Starting your own business can be a journey; you invest your time and energy into a dream. Like any worthwhile endeavor, you will have to shed some blood, sweat, and tears to get what you want. It would be an absolute disaster to lose all of your hard work to an accident that might occur. Any wise entrepreneur will want to go the extra mile to ensure their creation is safe from harm.
Most of us are familiar with insurance in the case of car or home insurance, protecting us from paying out of pocket in the case of catastrophic damage. What some may not know is a plan exists for your business, too, in the form of general liability insurance. You wouldn’t want to operate your car without a safety net in the case of an accident: the same should be extended to your investments.
Let’s go over what general liability insurance is in simple terms and explore the reasons you shouldn’t go without it.
The Basics (and Why You Need Insurance)
Small business ownership is often talked about among friends and family, but rarely do we have the time or opportunity to pursue our intentions. The people who are able to chase the dream of self-reliance sometimes forget or don’t consider in their haste that their dreams could crumble in an instant. An accident can completely destroy a company without protections through expensive lawsuits and attorney fees. To the advantage of anyone looking to set up shop, protection from a world-shattering event does exist in the form of general liability insurance.
Insurance plans are offered tailor-made to your field of work, offering safety from lawsuits resulting in bodily harm, property damage, or copyright infringement issues. Plans are relatively reasonable in price, but keep in mind that riskier work can affect how much you’ll pay in premiums each month. Even if you think you may be safe from getting sued, the low cost to maintain a plan is well worth the peace of mind.
If you own a brick and mortar location or do all of your work out of a truck, you need a safeguard. You will want to find General Liability Insurance for business to protect you from owing tons due to litigation.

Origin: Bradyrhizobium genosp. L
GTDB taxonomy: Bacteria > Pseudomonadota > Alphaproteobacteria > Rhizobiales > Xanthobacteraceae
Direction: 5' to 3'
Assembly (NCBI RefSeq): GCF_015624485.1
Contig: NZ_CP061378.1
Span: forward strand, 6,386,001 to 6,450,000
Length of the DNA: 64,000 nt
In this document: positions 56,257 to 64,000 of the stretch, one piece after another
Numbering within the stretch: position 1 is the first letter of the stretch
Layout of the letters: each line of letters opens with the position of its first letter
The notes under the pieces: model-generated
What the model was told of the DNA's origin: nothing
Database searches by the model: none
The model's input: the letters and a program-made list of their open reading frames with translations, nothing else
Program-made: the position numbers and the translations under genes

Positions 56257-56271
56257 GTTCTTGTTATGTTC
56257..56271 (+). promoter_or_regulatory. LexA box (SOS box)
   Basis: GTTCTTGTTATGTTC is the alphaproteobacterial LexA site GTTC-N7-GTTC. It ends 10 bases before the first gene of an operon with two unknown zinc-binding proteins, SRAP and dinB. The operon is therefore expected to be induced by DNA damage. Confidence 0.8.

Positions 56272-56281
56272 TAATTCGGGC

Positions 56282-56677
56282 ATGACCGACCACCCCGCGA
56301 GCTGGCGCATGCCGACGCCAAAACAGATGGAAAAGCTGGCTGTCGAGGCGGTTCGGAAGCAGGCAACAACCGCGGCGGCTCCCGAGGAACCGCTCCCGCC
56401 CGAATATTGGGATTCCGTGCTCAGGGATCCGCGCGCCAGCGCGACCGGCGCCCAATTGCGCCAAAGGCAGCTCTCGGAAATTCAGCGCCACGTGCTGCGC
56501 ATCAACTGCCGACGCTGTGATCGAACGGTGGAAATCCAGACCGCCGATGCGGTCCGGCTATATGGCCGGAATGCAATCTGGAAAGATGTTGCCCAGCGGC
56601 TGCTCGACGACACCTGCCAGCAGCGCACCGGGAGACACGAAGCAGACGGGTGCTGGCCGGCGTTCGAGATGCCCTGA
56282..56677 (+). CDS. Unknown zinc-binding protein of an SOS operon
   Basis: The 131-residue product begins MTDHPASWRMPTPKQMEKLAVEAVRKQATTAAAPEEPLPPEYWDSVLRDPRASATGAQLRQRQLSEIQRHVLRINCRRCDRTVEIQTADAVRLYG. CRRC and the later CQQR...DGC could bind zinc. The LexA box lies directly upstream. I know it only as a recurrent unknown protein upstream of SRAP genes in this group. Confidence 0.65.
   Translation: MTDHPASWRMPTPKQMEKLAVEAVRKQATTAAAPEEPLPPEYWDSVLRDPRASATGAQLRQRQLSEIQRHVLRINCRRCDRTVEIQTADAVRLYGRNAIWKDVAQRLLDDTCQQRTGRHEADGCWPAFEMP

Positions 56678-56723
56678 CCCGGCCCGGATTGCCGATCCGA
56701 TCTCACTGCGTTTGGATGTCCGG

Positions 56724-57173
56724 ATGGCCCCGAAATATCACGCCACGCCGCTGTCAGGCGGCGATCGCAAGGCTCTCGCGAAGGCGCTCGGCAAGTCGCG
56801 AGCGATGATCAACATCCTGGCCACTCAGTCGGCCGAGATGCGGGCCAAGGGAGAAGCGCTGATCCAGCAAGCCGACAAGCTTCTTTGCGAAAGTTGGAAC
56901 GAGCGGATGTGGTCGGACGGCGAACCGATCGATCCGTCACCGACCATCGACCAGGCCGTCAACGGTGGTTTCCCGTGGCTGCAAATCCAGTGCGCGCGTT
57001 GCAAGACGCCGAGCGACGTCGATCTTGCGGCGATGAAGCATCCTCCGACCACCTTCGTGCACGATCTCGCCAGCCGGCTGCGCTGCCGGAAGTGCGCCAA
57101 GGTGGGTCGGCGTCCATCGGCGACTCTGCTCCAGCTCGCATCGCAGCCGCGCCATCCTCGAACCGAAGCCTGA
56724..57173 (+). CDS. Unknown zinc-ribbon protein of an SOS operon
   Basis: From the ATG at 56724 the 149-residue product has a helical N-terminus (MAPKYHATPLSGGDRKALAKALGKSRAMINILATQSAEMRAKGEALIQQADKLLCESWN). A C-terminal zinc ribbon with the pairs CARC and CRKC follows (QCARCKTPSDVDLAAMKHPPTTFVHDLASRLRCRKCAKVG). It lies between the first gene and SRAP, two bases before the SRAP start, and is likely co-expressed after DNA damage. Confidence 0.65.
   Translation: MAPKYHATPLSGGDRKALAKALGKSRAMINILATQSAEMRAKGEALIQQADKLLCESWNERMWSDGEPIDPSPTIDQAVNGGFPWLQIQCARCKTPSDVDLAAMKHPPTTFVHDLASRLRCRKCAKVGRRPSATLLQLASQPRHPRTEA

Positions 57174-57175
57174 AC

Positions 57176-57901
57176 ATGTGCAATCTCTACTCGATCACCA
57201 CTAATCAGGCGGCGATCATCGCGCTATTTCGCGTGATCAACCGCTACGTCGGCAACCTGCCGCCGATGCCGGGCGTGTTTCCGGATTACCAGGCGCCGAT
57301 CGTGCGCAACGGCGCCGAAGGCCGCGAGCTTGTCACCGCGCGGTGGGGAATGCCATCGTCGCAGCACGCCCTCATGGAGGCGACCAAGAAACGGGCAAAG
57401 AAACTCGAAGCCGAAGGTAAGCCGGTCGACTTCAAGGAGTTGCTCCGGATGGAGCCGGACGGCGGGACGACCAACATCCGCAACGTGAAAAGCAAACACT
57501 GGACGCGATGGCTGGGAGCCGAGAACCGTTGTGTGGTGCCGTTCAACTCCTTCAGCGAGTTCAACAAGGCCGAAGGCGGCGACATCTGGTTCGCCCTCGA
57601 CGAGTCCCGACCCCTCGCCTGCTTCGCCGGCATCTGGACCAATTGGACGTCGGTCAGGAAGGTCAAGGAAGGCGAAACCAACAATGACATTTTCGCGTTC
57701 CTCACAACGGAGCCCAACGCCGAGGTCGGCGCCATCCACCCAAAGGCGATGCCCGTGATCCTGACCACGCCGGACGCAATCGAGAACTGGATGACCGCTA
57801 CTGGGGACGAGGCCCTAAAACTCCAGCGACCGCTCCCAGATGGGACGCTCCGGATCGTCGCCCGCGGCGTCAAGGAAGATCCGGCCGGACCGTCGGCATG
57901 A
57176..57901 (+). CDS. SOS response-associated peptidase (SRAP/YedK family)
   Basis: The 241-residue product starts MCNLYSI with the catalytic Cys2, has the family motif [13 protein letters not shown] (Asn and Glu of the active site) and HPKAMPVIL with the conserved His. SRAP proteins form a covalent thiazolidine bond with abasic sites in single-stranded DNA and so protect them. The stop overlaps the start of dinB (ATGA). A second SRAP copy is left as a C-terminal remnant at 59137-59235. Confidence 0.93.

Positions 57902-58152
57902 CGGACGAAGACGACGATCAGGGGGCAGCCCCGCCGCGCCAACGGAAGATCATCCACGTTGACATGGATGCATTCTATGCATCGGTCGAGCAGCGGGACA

What It Covers
Accidents happen to everyone: sometimes they can be severe enough to result in bodily harm. Any time someone is hurt and your business is at fault, your insurance plan will kick in to cover that for you; a claim of this nature has the potential to wreck a fledgling company.
Your coverage will protect you from other forms of damage such as property and data loss. Especially important for anyone in the tech field, you will be covered in the event a client’s data maintained on their electronic systems is destroyed. Medical and defense costs are also handled by your policy. Check this additional resource for tree service insurance.
Your insurance provider can help you with legal matters more than just monetarily. They often facilitate between parties to reach a resolution as quickly as possible, in some cases reaching a settlement before going to court. As you can see, general liability insurance covers a lot of the potentially destructive events facing your business.
What It Doesn’t Cover
While a good policy will protect you from many issues that may arise, there are a few cases where you may not be covered. On the job injury is not covered under a general liability plan; that is handled through workers’ compensation.
If you’re in an industry of expertise such as consulting, be aware that any lawsuits regarding professional advice fall under a professional liability insurance package. Anyone in the skilled trade who lives by their truck should know that claims stemming from the use of vehicles will not be handled.
Your plan will not cover any damage or lawsuits originating from within your organization – it applies to third parties only. And, of course, any time an otherwise claimable act is carried out with intent, you forfeit any coverage you may have had.
Requirements to Apply
To provide a quality service to all of their clients, an insurance company does have some stipulations to meet before they will issue a plan. Your prior claims and the history of your business will be examined when determining if you will be granted coverage. High-risk industries, or those rife with litigation, may have issues when looking for a policy.
Be ready to provide basic information like your name, location, and the number of employees. The insurance company will ask for some more detailed information as well, such as details about the work you do and revenue estimates. You should also have a coverage amount in mind when applying; suggested amounts commonly range from a $250,000 to two million dollars for a small firm.
It would take years of insurance payments to make up for one mistake or accident that leads to legal proceedings; the value of investing in a good policy is obvious. Do not let misfortune ruin everything you have worked so hard to achieve. Take time to do your research and get the best plan so your business survives for years to come.